Finally, the Court notes that even if it could find that Fahrenkamp's counsel fell below the range of competent, professional performance, Bishawi wholly fails to show that he suffered prejudice from any of the claimed errors. There was abundant evidence that Bishawi supplied Ladendorf and his couriers with cocaine on a regular basis between 1992 and 1997. 1 Trial Trans. pp. 152--93 (discussing cocaine deals between Ladendorf and Bishawi); 3 Trial Trans. pp. 7--30 (discussing general cocaine transactions between the Ladendorfs and Bishawi). Additionally, there was evidence that Bishawi had sold "bullets," which were later identified as containing crack cocaine. 1 Trial Trans. pp. 195--98 (discussing the purchase of "bullets" from Bishawi); 2 Trial Trans. pp. 135--38 (discussing Bishawi's sales of "bullets"), 103 (identifying "bullets" as crack); 3 Trial Trans. pp. 20--22, 24--27 (discussing the purchase of "bullets" and identifying "bullets" as crack), 7--30 (discussing general drug transactions between the Ladendorfs and Bishawi), 122 (stating that Bishawi told Agent Shay that he obtained crack in the form of "bullets" from Venezuela).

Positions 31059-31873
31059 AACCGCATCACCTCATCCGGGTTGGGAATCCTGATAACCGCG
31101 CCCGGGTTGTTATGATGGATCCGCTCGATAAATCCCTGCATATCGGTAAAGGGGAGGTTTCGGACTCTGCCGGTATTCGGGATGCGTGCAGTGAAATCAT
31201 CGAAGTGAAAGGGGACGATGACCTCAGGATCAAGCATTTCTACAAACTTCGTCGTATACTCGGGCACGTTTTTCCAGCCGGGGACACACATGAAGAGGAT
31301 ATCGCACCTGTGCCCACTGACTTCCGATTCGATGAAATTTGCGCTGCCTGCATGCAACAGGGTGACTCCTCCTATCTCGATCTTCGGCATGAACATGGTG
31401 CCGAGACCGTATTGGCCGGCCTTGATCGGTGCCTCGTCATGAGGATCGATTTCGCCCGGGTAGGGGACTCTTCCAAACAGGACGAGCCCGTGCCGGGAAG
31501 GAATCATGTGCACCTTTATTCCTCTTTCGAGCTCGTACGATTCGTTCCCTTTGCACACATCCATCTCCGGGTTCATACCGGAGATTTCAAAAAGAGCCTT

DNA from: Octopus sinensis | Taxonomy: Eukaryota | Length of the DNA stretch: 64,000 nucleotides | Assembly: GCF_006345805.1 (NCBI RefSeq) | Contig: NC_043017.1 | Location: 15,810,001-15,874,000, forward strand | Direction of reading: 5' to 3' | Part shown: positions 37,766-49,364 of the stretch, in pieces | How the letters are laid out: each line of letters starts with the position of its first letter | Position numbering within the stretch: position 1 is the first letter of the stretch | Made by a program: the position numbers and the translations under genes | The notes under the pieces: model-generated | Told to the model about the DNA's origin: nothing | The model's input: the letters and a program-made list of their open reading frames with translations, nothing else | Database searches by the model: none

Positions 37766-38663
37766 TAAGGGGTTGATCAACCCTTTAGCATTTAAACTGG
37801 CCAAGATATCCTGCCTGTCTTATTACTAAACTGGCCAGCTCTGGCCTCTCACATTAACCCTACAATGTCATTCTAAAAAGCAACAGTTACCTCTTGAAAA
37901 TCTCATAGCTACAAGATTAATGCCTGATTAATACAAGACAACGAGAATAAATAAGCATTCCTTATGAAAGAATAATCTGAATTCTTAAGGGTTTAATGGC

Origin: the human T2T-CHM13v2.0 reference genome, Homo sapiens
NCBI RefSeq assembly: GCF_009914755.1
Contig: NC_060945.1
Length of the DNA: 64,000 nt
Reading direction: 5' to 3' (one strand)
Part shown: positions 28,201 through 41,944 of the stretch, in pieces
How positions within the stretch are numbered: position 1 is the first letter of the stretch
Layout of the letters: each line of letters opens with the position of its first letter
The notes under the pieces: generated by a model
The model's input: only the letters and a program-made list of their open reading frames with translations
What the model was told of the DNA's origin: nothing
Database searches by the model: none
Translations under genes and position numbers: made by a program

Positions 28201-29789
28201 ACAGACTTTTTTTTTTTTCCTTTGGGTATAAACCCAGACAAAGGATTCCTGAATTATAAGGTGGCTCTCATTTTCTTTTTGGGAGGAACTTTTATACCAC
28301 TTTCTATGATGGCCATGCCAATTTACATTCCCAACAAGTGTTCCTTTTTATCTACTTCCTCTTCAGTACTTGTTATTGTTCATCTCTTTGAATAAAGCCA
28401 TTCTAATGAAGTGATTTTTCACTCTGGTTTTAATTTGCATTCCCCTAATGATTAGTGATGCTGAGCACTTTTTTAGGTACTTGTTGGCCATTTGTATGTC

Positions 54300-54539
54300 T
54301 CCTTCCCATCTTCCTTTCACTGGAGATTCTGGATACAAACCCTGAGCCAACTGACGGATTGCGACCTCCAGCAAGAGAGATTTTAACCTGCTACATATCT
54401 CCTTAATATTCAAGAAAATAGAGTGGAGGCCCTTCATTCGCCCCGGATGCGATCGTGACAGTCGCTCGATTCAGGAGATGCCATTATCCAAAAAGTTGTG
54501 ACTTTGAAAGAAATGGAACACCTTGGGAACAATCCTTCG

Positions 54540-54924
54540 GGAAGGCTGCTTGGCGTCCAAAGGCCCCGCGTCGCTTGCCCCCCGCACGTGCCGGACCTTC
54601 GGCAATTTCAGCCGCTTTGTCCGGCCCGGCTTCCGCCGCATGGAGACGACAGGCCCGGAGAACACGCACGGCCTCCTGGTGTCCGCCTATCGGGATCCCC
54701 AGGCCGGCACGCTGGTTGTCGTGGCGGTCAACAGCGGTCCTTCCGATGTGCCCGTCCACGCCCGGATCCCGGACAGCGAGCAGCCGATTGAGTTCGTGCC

Moreover, the Government provided testimony from F.B.I. Agent Robert Shay regarding Bishawi's post-arrest confession, supported by a signed waiver of his Miranda rights. Gov't Exh. 70; see 3 Trial Trans. pp. 114--115. Bishawi's confession, as related by Agent Shay's testimony further corroborated other witnesses' accounts of Bishawi's involvement in the drug conspiracy. 3 Trial Trans. pp. 113--27. The testimony of the Government's witnesses was further supported with telephone and Western Union records. Gov't Exhs. 6--67, 67a-b, 68, 69a-d; see 1 Trial Trans. pp. 197--204 (testimony of Mike Ladendorf, discussing drug payments via Western Union sent to Bishawi and corresponding phone records); 2 Trial Trans. pp. 19--23 (testimony of Mike Ladendorf, discussing drug payments via Western Union sent to Bishawi and identifying the relevant records), 148--151 (testimony of Ledgerwood describing instances where he sent Western Union transfers to Bishawi and identifying the corresponding records);